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java VS c++
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hellzlaker
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PostPosted: Mon Dec 18, 2006 4:22 pm    Post subject: java VS c++ Reply to topic Reply with quote

Can any one tell me the main differences and advanteges if there are any?
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PostPosted: Mon Dec 18, 2006 5:36 pm    Post subject: Reply to topic Reply with quote

fucking google it
http://www.google.nl/search?q=java+vs+c%2B%2B
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PostPosted: Mon Dec 18, 2006 8:54 pm    Post subject: Reply to topic Reply with quote

Ah yes we haven't had anyone ask this question this month... quota met. Next.
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PostPosted: Wed Dec 20, 2006 10:35 pm    Post subject: Reply to topic Reply with quote

c++ is compiled while java is interpretted.
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PostPosted: Tue Apr 17, 2007 9:11 pm    Post subject: Reply to topic Reply with quote

Just to let you know, that is a terrible question to ask. I would suggest learning something on each topic before asking a broad question such as that.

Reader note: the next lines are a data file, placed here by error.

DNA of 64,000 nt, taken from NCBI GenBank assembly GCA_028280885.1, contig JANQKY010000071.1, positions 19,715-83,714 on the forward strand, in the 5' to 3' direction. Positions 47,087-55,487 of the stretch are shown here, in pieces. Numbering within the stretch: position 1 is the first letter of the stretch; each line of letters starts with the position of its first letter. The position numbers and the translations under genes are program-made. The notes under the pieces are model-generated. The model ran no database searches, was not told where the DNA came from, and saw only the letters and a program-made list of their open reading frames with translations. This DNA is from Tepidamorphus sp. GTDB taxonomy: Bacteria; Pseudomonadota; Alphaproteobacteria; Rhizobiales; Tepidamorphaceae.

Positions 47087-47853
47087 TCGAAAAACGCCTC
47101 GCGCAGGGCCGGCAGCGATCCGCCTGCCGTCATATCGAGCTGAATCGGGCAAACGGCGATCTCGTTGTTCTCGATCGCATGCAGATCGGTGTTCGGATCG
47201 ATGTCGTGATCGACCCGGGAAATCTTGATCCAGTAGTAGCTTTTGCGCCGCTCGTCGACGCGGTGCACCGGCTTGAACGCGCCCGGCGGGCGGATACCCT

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PostPosted: Tue Apr 17, 2007 10:11 pm    Post subject: Reply to topic Reply with quote

Just to let you know, that is a terrible answer to provide. I would suggest reading some of the thread before writing a redundant reply such as that.
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Doc Flabby
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PostPosted: Wed Apr 18, 2007 3:22 am    Post subject: Reply to topic Reply with quote

Neither they both suck

Use a real programming language like Pascal.
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PostPosted: Thu Apr 19, 2007 6:08 pm    Post subject: Reply to topic Reply with quote

FORTRAN and COBOL are soo much coolerz than Pascal. sa_tongue.gif
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tansey
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PostPosted: Sat Apr 21, 2007 7:30 pm    Post subject: Reply to topic Reply with quote

Bak wrote:
c++ is compiled while java is interpretted.


That's not true. Java is compiled to Byte code which is then compiled to binary form on the fly during runtime by the Just-In-Time compiler in the JVM.

As for the original poster, if you really are asking that broad of a statement, I would suggest learning Java first as it's a more simplistic language to start with.
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PostPosted: Mon Apr 23, 2007 11:28 am    Post subject: Reply to topic Reply with quote